Pals Who Tossed $1 Million Lotto Ticket Sue New JerseyErik Larson
Two best friends who say they threw out a $1 million winning New Jersey lottery ticket, based on outdated information, sued the lotto agency over claims it updated the lucky numbers on its website too slowly.
The men, Salvatore Cambria, 42, and Erik Onyango, 30, who live together in Suffern, New York, should get the cash because they hold two other important slips of paper: the tickets issued just before and just after the winner was purchased at a 7/11 store in nearby Mahwah, New Jersey, on March 23, 2013, their lawyer, Edward Logan, said today.
“They threw in together for a few bucks on the tickets, like people do,” Logan, of Princeton, said in an interview. “There’s no blood or gore or sexiness -- they just lost a million-dollar lottery ticket. It’s a human tragedy.”
The New Jersey Lottery Commission and Governor Chris Christie are named in the lawsuit filed June 24 in federal court in Trenton. The lotto agency that runs the Multi-State Powerball in New Jersey was negligent in failing to update its website fast enough, the men say in the complaint. For the agency to keep the prize amounts to “unjust enrichment,” they said.
Judith Drucker, a spokeswoman for the lottery agency, declined to comment on the litigation. Kevin Roberts, a spokesman for Christie, also declined to comment, directing all questions to the Lottery Commission.
Onyango, a Kenyan who has lived in the U.S. for nine years, said in an interview he purchased the tickets for $14 while picking up a pizza. He said he split them up, as he usually does, giving Cambria what turned out to be the winner and holding on to the other two for safe keeping.
Onyango said he looked up the winning numbers on his mobile phone about 10 minutes after they were announced at 10:59 p.m., while he watched a movie at home on a Saturday night. He read out to Cambria the old winning numbers over the phone, mistakenly thinking they were new, he said.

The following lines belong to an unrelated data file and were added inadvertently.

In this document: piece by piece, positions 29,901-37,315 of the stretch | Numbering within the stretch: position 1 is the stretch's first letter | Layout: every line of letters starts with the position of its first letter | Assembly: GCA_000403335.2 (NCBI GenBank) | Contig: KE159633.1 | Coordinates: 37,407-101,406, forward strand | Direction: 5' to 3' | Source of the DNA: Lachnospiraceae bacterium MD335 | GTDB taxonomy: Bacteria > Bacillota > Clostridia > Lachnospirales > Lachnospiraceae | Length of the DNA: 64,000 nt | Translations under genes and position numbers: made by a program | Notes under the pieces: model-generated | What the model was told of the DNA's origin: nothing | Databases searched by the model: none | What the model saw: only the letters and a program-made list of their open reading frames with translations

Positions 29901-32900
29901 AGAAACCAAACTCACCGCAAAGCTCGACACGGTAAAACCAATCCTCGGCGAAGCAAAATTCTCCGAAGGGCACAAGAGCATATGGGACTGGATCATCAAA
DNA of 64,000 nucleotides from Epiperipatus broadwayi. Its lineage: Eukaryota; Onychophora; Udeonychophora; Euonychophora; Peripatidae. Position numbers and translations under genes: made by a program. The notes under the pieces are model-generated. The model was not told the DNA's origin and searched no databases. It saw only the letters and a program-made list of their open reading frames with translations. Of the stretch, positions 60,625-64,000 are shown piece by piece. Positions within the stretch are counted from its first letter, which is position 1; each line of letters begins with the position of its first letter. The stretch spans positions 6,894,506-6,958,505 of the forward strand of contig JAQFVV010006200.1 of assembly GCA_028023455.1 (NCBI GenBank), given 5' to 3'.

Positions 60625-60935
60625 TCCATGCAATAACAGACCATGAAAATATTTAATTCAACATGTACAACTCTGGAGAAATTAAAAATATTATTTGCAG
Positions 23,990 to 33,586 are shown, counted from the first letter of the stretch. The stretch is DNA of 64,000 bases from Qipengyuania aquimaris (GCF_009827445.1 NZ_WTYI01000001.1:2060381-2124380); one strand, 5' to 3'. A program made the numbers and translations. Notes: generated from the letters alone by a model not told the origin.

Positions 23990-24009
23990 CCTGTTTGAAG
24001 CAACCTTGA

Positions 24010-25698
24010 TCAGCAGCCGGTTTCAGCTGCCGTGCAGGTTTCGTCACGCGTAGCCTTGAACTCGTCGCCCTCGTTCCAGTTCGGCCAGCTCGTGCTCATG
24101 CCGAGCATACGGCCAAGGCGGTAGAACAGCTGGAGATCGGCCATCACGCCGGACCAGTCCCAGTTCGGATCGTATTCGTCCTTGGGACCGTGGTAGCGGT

“I gave him the numbers that were on my iPhone, only to realize later those were the numbers for the last drawing,” Onyango said. The date displayed on the screen “is really small,” which the state should have anticipated since “we do everything on our phones and computers now.”
The ticket they tossed out had five of six correct numbers, but it didn’t pick the Powerball, according to the complaint. That left the men with a “consolation prize” of $1 million, they said.
By the time the men realized their mistake days later, the trash had been taken out and the winning ticket was gone, Onyango said. Onyango still had the two losing tickets, he said.
“The one fellow, Erik, that’s just in his character to hold onto stuff and the other fellow, Salvatore, it’s in his nature to throw stuff away,” said Logan, their lawyer.
Cambria, who has a small business selling cleaning products to mechanics, said in an interview that business has been slow.
The winning money will help, said Onyango, who has a logistics job at a Stryker Corp. orthopedics facility in Mahwah, New Jersey. He said he injured himself last week and is working “off and on” while going to physical therapy. Onyango would split the money with Cambria and open an accounting or tax business, he said.
“You’ve got to be optimistic in life,” Onyango said. “There’s nothing greater than friendship, and having a friend who is there to support you,” he said of Cambria. “He’s like my second family.”
The case is Cambria v. New Jersey Lottery Commission, 3:14-cv-04037, U.S. District Court for the District of New Jersey (Trenton).